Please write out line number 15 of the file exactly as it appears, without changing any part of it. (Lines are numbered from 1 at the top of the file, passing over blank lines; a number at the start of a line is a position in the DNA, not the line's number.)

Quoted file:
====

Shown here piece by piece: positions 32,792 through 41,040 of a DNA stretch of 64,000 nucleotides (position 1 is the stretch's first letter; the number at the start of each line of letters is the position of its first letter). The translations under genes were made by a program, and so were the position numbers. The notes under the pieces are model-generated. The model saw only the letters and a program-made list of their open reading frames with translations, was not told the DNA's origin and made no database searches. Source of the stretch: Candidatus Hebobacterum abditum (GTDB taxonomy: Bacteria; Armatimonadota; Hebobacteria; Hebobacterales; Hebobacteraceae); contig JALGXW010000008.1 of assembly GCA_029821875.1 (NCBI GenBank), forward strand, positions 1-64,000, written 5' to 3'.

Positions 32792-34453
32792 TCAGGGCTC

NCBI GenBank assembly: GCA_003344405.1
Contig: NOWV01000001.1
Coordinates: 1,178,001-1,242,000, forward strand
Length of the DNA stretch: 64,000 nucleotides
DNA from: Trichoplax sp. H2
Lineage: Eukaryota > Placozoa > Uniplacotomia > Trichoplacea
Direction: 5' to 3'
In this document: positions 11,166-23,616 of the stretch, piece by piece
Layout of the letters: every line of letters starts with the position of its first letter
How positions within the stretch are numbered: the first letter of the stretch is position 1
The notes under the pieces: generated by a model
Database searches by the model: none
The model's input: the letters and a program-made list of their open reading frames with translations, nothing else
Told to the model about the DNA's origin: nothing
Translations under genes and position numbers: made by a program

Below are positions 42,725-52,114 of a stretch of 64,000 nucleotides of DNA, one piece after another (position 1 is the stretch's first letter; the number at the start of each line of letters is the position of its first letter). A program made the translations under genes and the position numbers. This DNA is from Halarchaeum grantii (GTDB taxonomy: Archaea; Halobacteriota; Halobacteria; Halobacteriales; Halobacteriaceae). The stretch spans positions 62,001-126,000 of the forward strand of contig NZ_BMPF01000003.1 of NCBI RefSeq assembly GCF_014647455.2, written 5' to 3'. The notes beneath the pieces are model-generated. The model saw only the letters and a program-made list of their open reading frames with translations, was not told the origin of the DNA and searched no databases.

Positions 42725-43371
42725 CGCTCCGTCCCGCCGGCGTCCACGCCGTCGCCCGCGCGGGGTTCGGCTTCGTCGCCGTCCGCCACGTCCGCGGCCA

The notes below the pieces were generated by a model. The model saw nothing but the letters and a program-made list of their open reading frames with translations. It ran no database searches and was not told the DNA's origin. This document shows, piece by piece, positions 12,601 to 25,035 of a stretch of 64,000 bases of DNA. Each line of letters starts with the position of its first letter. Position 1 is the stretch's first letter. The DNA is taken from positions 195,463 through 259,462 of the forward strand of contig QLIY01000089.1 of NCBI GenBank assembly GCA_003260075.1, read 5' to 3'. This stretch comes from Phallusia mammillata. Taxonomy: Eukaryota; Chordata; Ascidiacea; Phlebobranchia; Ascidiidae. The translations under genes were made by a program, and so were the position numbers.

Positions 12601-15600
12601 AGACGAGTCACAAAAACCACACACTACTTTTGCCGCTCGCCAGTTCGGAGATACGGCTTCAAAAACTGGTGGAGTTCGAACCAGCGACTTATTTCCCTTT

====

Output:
Database searches by the model: none